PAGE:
Catholic Social Teaching and Conventional Economics
This article is part of my posts on the economic system of distributism. This is from practicaldistributism.blogspot.com which you can find here:
And it is easy to understand why economists or those who have studied economics say this. For mainstream economics does teach a simple yet powerful approach to all of the multifarious questions arising from man’s relations of producing, buying and selling, lending and borrowing, and so on. Everyone wants to maximize his welfare, the desire to produce and sell can be matched against the desire to buy and consume since there are market forces which balance these two exactly, and even if they do not always result in what Christians would call justice, to interfere in their workings is to bring about (ultimately) inefficiency, waste and poverty.
According to this conception, then, economic activity works more or less according to a few simple principles, which can be applied over and over again with great sophistication to analyze a wide variety of behavior. And to try to escape from the inexorable working of these economic principles is to court disaster. For example, one might think that some workers are underpaid, and that this problem could be easily solved by passing a law requiring that all workers be paid a minimum wage. But, no, that would result only in more unemployment. It may be a shame that some get paid so little, but there is nothing that can be directly done about it. Certainly passing minimum wage laws is the last thing we would want to do.
Economics, therefore, describes what will happen if you do a certain thing. It is a predictive science, able to tell you that if you do A, B will result. It is thus reduced to something like mechanics, a sort of mechanics of human behavior. This approach is well illustrated by Milton Friedman in his famous 1953 essay, “The Methodology of Positive Economics.”
I venture the judgment, however, that currently in the Western world, and especially in the United States, differences about economic policy among disinterested citizens derive predominantly from different predictions about the economic consequences of taking action – differences that in principle can be eliminated by the progress of positive economics – rather than from fundamental differences in basic values…. An obvious and not unimportant example is minimum-wage legislation. Underneath the welter of arguments offered for and against such legislation there is an underlying consensus on the objective of achieving a “living wage” for all, to use the ambiguous phrase so common in such discussions. The difference of opinion is largely grounded on an implicit or explicit difference in predictions about the efficacy of this particular means in furthering the agreed-on end. Proponents believe (predict) that legal minimum wages diminish poverty by raising the wages of those receiving less than the minimum wage as well as of some receiving more than the minimum wage without any counterbalancing increase in the number of people entirely unemployed or employed less advantageously than they otherwise would be. Opponents believe (predict) that legal minimum wages increase poverty by increasing the number of people who are unemployed or employed less advantageously and that this more than offsets any favorable effect on the wages of those who remain employed.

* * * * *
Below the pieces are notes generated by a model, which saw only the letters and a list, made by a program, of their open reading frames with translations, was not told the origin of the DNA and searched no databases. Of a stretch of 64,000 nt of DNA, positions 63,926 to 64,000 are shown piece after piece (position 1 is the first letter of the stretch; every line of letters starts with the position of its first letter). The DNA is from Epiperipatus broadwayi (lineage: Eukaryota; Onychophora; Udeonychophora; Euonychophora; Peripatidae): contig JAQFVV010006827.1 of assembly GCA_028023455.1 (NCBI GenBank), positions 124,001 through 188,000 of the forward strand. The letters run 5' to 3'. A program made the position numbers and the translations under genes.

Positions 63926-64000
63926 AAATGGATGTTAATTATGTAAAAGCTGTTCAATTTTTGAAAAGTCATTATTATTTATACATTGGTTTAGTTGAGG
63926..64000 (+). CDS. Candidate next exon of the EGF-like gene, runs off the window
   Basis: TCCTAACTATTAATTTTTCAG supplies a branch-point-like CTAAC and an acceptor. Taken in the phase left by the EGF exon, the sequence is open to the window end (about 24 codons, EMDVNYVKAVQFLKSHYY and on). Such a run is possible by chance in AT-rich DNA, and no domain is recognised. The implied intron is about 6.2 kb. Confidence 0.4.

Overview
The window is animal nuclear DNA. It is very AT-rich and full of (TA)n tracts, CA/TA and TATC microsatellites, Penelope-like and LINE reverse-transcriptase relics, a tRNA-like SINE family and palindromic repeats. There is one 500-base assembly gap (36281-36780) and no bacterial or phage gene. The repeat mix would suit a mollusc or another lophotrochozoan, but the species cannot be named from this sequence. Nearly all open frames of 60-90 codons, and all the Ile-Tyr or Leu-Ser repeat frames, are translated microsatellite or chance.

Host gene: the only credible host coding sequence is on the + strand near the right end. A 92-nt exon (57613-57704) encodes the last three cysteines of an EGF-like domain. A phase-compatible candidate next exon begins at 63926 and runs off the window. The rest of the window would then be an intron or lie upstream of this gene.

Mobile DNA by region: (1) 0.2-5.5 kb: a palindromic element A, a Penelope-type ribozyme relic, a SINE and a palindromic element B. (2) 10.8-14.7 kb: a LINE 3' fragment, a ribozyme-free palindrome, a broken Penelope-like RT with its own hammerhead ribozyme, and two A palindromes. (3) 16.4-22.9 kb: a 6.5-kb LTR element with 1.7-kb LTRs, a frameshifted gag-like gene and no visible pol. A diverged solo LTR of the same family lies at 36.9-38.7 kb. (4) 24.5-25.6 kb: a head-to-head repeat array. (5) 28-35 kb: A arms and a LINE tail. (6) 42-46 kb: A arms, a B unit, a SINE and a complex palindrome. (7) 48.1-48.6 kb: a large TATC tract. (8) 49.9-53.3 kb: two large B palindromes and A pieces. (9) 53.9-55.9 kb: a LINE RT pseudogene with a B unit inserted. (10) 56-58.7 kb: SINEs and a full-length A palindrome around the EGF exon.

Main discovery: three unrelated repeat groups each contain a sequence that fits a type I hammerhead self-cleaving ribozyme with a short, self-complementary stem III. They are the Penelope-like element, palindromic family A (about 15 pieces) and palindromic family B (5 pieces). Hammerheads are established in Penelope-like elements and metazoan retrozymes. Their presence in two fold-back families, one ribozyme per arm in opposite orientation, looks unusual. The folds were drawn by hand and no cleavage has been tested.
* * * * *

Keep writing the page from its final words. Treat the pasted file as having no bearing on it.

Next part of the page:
According to this conception of economics, economists must chiefly engage in manipulating graphs, mathematical formulas and the like to predict the results of actions. Things either happen or they do not. Though it may be more difficult to discover what will happen because of the multiplicity of variables, in principle there is no more room for discussion then if it were a matter of asking what happens when we drop a ball of a certain height and weight or project something with a certain force against some obstacle.